[LLVMdev] Tool for run-time code generation?
vlad at demoninsight.com
Fri Jul 16 22:20:05 PDT 2010
On Jul 16, 2010, at 9:30 PM, Nick Lewycky wrote:
> I strongly recommend that anyone doing this sort of specialization not to write a system that generates C code as strings and then parses it, unless you happen to be starting with a system that already prints C.
> Instead, break the chunks of C you would generate into functions and compile those ahead-of-time. At run time you use llvm only (no clang) to generate a series of function calls into those functions.
> Then you can play tricks with that. Instead of fully compiling those functions ahead of time (ie. to .o files), you can compile them into .bc and create an llvm Module out of it, either by loading it from a file or by using 'llc -march=cpp' to create C++ code using the LLVM API that produces said module when run. With your run-time generated code and the library code in the same Module, you can run the inliner before the other optimizers.
> Alternately, if your chunks of C are very small you should may find it easy to just produce LLVM IR in memory using the LLVM API directly. See the LLVM language at llvm.org/docs/LangRef.html and the IRBuilder athttp://llvm.org/doxygen/classllvm_1_1IRBuilder.html .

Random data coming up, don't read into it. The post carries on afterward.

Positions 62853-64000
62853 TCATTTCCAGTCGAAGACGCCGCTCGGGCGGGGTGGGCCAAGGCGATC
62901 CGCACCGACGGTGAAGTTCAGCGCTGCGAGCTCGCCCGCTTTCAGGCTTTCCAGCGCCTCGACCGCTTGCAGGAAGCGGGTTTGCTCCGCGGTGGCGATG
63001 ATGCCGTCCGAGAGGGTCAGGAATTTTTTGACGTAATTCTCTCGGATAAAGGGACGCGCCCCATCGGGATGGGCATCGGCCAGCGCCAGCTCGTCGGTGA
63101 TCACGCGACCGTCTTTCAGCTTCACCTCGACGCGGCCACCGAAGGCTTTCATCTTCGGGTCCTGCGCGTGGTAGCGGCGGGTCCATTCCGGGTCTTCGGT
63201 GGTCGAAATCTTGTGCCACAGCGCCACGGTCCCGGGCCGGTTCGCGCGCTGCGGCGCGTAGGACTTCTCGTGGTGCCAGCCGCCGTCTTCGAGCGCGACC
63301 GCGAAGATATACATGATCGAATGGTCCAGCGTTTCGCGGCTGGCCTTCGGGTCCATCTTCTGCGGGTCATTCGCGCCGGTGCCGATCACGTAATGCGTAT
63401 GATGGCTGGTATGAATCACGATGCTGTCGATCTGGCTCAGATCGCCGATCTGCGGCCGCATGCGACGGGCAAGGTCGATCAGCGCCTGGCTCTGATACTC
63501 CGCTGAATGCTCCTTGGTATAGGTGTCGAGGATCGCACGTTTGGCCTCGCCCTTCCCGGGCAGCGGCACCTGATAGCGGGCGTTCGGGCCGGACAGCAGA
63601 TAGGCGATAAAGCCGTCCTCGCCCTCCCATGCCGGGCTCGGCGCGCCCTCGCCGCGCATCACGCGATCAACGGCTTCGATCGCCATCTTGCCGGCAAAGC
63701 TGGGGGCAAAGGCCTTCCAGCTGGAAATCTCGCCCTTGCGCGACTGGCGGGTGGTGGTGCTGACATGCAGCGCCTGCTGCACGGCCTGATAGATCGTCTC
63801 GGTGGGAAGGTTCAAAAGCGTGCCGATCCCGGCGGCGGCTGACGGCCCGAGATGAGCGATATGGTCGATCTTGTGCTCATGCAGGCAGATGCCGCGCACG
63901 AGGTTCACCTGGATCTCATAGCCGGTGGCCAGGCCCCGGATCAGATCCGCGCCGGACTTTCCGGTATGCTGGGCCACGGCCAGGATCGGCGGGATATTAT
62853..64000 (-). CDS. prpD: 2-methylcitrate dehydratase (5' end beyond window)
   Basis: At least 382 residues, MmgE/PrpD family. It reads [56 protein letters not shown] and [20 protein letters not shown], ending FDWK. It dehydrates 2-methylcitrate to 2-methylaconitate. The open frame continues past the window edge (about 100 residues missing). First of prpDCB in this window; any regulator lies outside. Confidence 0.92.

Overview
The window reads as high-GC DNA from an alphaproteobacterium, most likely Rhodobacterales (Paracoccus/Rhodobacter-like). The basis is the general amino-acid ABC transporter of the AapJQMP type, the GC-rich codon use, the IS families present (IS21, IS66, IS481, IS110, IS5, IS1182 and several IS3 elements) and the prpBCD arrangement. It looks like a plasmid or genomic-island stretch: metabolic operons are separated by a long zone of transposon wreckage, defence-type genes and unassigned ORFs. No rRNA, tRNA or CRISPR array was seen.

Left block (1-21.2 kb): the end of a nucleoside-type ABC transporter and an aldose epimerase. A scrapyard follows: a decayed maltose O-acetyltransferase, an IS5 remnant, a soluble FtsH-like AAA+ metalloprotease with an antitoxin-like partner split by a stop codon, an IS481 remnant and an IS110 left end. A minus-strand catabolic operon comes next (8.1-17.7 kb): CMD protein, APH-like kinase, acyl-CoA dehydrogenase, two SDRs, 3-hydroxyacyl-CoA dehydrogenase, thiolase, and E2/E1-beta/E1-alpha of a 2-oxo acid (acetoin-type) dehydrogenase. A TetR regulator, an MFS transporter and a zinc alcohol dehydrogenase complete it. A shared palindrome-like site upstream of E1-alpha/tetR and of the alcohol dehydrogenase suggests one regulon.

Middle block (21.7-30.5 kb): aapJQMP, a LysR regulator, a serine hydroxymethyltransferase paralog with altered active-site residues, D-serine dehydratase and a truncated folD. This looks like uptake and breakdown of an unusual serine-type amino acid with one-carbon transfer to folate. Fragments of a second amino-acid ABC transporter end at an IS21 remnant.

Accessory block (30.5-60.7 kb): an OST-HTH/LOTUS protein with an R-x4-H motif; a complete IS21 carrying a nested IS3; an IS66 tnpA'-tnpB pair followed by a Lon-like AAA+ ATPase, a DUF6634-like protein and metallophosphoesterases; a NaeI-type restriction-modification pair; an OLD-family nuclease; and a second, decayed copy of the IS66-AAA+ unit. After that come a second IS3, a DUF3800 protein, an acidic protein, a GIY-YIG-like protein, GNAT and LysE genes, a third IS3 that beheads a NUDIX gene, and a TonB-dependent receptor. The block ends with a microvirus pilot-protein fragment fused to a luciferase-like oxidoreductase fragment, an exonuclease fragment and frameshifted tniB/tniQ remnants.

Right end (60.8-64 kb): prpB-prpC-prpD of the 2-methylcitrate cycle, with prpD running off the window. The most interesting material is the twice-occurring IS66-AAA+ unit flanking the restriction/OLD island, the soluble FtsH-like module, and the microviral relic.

> Either of these techniques avoids the need to use clang at run-time, or spend time generating large strings just to re-parse them. Since the optimizers are all in LLVM proper, you should get the exact same assembly out.
In general, the suggestion makes sense. In my case, however, some of the content is actually human-generated and is somewhat free-form. So, some parseable entry language is a requirement and I chose C99 since it seemed to be well supported by clang. The auto-generated part comes into play only as glue that binds the C code variables with the rest of the parent process' runtime.
Also, any overhead of parsing and compiling is well amortized over subsequent processing time (millions of records).
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